Safety and Productivity Management

To ensure their success, safety programs must be actively managed.

Understanding and mastering workplace risks makes senses across a variety of dimensions including espcially those related to legal compliance requirements

To ensure that they remain effective, health, safety and environmental management programs must be supported through the diligent use of safety measurement and performance management systems.

The goal of risk management is to pro-actively assess what if anything could possibly go wrong with an envisioned process or undertaking, determine which kind of risks are likely at every stage of an envisioned process as well as how best to implement strategies to deal with all risks ultimately identified.

Knaack and Associates has the experience to help your organization better understand the kinds of occupational health, safety and environmental risks faced by your staff. 

Whether you are looking at improvements to office based programs or industrial manufacturing operations look no further than the Knaack team of safety professionals to assist you in implementing solutions based on your needs.

We apply proven scientific principles and occupational risk management guidelines to help your organization localize, understand and better master identified occupational health, safety and environmental risks through the implementation of engineering and any other controls necessary supported by targeted employee training and corporate communications programs.    

A summary of the most common sources of injury in Canadian workplaces reveals some extremely consistent trends.

Despite significant progress in the development of occupational health and safety protections for Canadians, the major source of injury to workers in this country continues to be overexertion.   

Workplace Hazard Control Strategies:

Hazard control refers to the program or process used to establish preventative and corrective measures as the final stage of hazard recognition, assessment and control.

The goal is to eliminate, reduce, or control hazards so as to minimize injuries and losses, including accidents, property damage, and time lost.

Three basic levels of intervention exist. They include pre-contact controls, contact controls, and post contact controls.

Pre-contact controls are controls that are put in place in a preemptive fashion in anticipation of specific hazards. The construction of buildings and other structures according to provincial building codes is but one example of a pre-contact control.

Contact controls are controls designed to address identified hazards in such a way that these occupational hazards can be prevented from becoming worse.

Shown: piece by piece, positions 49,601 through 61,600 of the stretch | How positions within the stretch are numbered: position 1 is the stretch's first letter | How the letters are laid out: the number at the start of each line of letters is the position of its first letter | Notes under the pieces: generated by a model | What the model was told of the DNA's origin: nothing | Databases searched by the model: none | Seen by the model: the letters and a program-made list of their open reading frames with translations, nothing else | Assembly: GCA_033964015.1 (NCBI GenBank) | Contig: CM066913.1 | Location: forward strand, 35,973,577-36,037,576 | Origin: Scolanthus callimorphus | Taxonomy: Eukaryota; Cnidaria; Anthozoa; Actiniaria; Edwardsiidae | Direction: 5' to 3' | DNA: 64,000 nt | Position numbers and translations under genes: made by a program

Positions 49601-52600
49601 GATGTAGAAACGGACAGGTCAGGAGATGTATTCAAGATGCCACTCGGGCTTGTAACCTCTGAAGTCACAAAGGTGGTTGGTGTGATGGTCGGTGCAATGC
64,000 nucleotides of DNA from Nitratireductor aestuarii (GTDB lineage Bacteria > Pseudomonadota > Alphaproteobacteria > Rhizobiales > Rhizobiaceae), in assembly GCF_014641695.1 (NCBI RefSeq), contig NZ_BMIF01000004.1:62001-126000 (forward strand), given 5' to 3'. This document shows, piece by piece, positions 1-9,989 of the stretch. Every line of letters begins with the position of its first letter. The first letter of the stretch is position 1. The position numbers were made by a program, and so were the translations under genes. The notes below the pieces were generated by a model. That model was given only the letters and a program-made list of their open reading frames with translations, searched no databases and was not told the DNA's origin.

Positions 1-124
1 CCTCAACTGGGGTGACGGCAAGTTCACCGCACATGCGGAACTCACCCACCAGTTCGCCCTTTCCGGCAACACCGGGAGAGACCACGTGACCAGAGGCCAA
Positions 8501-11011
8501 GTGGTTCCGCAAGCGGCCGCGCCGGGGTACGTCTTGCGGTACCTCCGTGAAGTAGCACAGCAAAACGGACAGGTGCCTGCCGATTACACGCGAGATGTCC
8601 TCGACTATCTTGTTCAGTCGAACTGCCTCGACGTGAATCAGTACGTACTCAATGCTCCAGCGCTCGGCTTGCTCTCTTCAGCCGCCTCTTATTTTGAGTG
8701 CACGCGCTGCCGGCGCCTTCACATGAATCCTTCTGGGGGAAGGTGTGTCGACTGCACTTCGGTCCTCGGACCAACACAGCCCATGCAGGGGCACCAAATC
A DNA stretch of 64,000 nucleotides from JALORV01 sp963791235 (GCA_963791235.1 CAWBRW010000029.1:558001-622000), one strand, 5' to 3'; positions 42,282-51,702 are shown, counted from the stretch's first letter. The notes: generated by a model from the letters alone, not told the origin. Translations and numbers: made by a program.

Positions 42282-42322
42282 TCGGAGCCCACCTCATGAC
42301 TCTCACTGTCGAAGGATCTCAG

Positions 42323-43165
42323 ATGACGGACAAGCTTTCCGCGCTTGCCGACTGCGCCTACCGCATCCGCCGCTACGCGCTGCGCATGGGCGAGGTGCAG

Post contact controls involve consequence management steps such as the medical inputs, clean up operations, hazardous occurrence investigations and new investments in corporate safety that typically follow an accident that lead to a workplace injury or fatality.

Controls at each of these three levels may comprise of engineering controls, administrative controls, control by substitution, as well as control through the assignment of personal protective equipment to potentially impacted personnel.

Safety Measurement:

Downstream Indicators (Trailing or Lagging)

Otherwise known as trailing or lagging indicators, downstream indicators represent more of historical and statistical approach to health and safety management. If unacceptable numbers of accidents, injuries or other failures occur, it is generally no longer possible to prevent or remedy them.

While downstream indicators remain an important part of the metrics available to measure corporate health safety performance as a whole they also remain extremely vulnerable to the suppression of data, late reporting and under-reporting. In the end, the quality of trailing indicators such as the injury (IR) and severity rate (SR), accident and incident and first aid statistics, corporate worker's compensation and disability inputs, as well as the average annual cost to an organization of safety related litigation, citations and regulatory penalties are more akin to a report card than a proactive management tool.

Hence, the use of trailing indicators as the basis of occupational health and safety and environmental compliance programs can only be of limited value. Lagging indicators can only provide insight into how well an organization has done in the past. Trailing indicators also can only provide how a clear picture of past practices and problems. Forward-thinking leadership requires leading indicators which enable theunderstanding of the effectiveness of the safety efforts underway at an operation.